Known more widely by the shortened Carmel, this little town on the Monterey Peninsula has a stunning coastline (in photo), and they’ve made the most of their community by creating a personality that is both charming and quirky.
At one time there was a law forbidding selling and eating ice cream on public streets. Overturning that law was a focal point of a new politician – actor Clint Eastwood, who was Mayor of Carmel from 1986-88. Today you can get an ice cream cone, and I saw several people walking around town eating it.
Another quirky law, and this one is still on the books, is a municipal code that bans the wearing of high heels (over 2 inches in height or less than 1 square inch in size) on the street of Carmel without a permit. The code dates back to the 1920s when it was enacted to protect the city from lawsuits as a result of tripping on the uneven pavement. Rest assured, there were plenty of high heels spotted in Carmel last week, and the law is not enforced. However, if you want to be in full compliance, stop by city hall to get a permit to wear your heels; they’re free.
Another quirky Carmel trait is that none of the businesses or homes have street numbers. Originally, locations were known by the name of their business or home. Since an address like the “Smith home” can make mail deliver a little difficult, in what must seem like a throw back to a bygone era, residents go to the town post office to pick up their mail.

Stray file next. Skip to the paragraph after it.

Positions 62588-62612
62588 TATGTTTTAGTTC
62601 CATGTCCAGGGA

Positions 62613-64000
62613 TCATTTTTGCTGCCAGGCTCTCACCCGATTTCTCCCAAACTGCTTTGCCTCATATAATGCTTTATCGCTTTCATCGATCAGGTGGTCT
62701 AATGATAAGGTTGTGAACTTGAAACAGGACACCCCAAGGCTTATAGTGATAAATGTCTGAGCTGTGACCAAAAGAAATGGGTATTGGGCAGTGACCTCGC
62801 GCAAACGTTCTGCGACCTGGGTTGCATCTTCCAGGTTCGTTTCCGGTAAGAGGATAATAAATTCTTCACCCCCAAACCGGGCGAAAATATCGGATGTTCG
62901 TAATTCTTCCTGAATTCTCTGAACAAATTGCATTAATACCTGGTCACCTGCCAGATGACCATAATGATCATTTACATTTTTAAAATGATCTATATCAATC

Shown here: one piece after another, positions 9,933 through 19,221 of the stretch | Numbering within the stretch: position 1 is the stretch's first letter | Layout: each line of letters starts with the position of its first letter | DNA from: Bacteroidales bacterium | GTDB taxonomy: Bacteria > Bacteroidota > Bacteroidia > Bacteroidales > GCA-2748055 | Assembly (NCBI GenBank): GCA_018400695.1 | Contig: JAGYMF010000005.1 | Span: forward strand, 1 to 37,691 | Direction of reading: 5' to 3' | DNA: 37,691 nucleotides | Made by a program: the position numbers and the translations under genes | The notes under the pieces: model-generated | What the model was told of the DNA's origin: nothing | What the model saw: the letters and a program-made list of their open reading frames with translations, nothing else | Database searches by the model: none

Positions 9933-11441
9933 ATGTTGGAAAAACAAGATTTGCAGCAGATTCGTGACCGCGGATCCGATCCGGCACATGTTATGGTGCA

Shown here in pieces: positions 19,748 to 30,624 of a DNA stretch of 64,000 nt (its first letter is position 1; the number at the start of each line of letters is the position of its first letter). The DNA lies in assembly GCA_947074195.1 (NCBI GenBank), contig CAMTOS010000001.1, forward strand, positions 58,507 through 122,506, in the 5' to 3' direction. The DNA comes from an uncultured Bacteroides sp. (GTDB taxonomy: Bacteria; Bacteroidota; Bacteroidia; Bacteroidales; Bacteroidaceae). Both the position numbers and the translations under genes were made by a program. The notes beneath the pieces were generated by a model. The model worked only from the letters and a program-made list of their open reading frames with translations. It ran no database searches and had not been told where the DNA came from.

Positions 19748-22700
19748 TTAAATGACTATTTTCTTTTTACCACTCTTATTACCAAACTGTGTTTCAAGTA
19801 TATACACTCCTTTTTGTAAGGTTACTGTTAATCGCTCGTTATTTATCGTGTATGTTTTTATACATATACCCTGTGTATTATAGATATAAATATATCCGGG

Photo credit: author
NOTE: I visited Carmel as part of a press trip.
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Mary Jo Manzanares | Mary Jo Manzanares is a founder and the editor-in-chief of The Traveler’s Way, an online travel magazine proving informational and inspirational travel recommendations for curious Baby Boomer travelers. She has been a speaker at various industry events and has a personal travel blog at Traveling with MJ. When she’s not traveling, Mary Jo likes lingering over a cup of coffee, wandering in a museum, sipping wine at a cafe, and sharing it all with friends and readers. Mary Jo's top travel destinations are Italy, Portugal, and the Caribbean.